My spiritual director has invited me to ponder God’s faithfulness by asking me, “Think of the five greatest things in your life.  Which ones were you responsible for?  Now which ones did God provide?”  Indeed, as a person of faith, in spite of any Enneagram personality knowledge, I am committed to living the life that God has for me.  And I’ve realized that this involves abdicating my long-term planning role to God.  Ironically, uncertainty and long-term planning are two things that in my penchant to control, send me spiraling out of control, leading away from my strengths and gifts as a passionate 8 who leads with vision and conviction.

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My twin sister and I taking in the views of the dragon’s neck rice terraces in Guangxi.                Photo by Evan Schneider.

I’m not alone in these insights, though.  There are many, many people of faith who have begun to draw upon the Enneagram for wisdom not just about who we are, but who we are in God.  For me, I’ve started to see how unique it is that I love a good challenge and that I’m not afraid, and I’ve become even more convicted to strive toward the unique vocation (somewhere between anthropology and ministry) that God has for me, even though the world may not always understand that call.  8s are often known for being resilient and strong, and I realize now that this takes “guts.”  Even though I may lack for what I termed intuition, I am at my best when I’m relying on and hungering after God, throwing all of myself into that new challenge and adventure!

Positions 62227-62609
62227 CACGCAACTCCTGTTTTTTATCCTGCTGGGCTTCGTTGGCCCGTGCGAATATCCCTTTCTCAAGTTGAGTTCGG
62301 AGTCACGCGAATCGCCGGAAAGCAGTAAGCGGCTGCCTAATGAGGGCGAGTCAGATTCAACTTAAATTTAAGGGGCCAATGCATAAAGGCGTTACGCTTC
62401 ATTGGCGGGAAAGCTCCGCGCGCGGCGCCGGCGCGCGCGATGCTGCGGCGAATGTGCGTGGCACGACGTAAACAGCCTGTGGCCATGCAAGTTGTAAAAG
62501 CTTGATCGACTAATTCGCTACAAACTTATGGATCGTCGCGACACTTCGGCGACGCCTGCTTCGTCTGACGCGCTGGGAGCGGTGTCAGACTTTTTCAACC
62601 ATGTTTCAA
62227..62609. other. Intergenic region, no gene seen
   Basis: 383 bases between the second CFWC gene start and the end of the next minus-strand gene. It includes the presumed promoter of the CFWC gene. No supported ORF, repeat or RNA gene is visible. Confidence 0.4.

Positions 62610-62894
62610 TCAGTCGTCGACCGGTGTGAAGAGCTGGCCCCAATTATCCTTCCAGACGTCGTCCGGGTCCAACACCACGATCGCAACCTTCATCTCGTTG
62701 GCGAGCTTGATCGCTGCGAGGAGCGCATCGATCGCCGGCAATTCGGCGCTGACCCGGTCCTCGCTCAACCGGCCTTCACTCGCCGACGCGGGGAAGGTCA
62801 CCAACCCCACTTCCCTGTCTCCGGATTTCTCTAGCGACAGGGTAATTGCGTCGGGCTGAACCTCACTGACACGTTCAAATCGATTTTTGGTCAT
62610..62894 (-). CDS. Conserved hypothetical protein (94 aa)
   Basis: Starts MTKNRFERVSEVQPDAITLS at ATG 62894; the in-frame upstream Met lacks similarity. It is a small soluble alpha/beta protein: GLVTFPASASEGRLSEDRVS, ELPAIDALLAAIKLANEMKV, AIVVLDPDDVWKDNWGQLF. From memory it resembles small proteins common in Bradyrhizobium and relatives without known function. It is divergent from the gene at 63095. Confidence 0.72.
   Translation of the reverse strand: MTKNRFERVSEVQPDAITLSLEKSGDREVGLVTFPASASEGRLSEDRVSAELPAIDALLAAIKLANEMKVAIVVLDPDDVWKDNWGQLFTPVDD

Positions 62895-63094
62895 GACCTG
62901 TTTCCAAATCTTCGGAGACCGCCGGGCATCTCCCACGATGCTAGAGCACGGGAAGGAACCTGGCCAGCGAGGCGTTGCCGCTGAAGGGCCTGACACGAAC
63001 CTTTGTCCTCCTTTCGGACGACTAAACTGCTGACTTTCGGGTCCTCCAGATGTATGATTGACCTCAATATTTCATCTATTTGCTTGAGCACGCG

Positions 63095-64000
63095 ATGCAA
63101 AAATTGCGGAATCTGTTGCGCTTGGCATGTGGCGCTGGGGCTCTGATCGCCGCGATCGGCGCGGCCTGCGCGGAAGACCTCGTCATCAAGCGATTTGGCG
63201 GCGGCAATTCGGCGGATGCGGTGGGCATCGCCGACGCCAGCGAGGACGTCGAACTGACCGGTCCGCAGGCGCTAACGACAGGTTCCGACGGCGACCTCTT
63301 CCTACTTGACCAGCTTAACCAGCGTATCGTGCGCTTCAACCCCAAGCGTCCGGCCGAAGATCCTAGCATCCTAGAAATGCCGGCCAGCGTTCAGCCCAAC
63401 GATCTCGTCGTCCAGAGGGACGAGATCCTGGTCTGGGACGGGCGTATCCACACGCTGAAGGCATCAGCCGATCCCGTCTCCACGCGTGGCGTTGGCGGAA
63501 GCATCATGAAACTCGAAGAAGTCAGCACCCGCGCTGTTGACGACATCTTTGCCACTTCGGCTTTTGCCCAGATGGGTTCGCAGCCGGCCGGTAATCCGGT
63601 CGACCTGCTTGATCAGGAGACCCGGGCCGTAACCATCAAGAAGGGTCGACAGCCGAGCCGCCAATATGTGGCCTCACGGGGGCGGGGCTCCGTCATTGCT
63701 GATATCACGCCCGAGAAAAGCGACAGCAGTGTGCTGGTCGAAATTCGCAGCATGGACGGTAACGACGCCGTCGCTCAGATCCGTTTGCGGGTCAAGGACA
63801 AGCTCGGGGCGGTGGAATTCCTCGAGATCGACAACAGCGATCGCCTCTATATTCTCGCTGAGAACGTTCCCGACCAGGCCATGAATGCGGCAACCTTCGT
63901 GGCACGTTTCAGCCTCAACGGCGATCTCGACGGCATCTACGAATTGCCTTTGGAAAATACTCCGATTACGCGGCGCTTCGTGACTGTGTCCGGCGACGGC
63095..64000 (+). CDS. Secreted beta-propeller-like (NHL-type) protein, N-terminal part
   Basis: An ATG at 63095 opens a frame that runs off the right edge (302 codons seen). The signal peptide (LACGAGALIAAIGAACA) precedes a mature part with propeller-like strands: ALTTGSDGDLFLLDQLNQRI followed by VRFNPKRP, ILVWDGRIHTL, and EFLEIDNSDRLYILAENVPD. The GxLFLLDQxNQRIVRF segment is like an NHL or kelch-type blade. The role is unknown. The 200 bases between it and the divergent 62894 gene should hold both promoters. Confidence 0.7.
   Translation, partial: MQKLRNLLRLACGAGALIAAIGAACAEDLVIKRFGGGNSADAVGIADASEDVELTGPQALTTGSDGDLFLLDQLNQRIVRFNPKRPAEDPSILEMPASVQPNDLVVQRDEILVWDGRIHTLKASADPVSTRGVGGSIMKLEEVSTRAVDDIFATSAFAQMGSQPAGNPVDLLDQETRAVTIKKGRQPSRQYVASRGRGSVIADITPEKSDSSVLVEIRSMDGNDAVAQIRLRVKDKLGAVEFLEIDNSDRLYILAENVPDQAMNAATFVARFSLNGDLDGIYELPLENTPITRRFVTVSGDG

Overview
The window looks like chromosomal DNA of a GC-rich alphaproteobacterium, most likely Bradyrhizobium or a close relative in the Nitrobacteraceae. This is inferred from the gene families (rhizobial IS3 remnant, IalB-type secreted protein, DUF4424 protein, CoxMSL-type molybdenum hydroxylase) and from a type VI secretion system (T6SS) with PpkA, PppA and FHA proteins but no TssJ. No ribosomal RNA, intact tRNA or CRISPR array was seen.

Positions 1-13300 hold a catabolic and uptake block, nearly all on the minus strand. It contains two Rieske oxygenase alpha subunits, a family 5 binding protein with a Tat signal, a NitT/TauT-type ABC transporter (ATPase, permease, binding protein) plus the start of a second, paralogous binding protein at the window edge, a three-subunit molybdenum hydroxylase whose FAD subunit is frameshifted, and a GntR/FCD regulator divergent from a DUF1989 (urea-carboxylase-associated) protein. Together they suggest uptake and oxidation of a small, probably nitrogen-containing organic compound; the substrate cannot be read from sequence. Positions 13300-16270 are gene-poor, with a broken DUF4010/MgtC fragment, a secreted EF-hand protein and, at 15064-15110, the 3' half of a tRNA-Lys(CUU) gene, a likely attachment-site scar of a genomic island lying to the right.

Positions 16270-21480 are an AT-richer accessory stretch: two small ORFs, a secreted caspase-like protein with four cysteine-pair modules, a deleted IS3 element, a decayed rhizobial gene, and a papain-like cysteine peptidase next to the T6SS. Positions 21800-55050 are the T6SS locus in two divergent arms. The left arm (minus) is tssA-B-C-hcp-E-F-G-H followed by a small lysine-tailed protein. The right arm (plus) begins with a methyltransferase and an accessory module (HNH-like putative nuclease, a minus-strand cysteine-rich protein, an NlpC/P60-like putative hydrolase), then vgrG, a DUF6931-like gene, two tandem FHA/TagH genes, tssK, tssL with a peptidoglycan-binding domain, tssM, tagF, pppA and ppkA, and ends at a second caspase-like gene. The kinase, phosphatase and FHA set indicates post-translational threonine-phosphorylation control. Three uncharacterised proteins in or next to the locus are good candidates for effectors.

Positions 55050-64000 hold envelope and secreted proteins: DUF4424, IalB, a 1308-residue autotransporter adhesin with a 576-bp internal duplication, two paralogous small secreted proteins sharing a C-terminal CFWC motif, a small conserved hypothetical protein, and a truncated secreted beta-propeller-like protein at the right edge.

How has the Enneagram helped you live more fully into your purpose in God?  What lessons have you learned about God and faith by getting to know yourself better?

If you’d like to learn more about the Enneagram, I’d recommend listening to the Liturgists extensive podcast on all nine types,  reading a bit about each type and then taking the “Essential Enneagram” test by David Daniels and Virginia Price, which is really just a series of paragraphs that you read seeing which one best describes you.  I think this is the best way to discern your type, but the most important things are to 1) gain an appreciation for all types and 2) to take your time in discerning your type.

I also really like the Podcast, The Road Back to You, based on the book by Suzanne Stabile and Ian Morgan Cron, because it gives you an opportunity to listen to other people talking about their journeys in understanding themselves, others, and God through their types.

 

 

What I don’t take for granted

Tears came to my eyes and my voice cracked as I told my mom over the phone today,

“It was only recently that we found a way to stop worrying that Lucia would die and decided to love her so fiercely and just live life together.  And now we’re afraid everyday that she might lose the benefits that make her life so wonderful.”

You’ve seen me write about it on this blog countless times–the life so grand that we couldn’t have possibly imagined, a life for which we are never sorry but so deeply grateful. Our daughter, Lucia, who was born with a terminal, genetic disease of the brain, is the greatest gift we’ve ever been given.

But we don’t take that gift for granted.

How can we when our private employer insurance granted through one of the most prestigious universities in the world denies all the things she needs from in-home nursing services to wheelchairs to surgeries and nearly everything in between?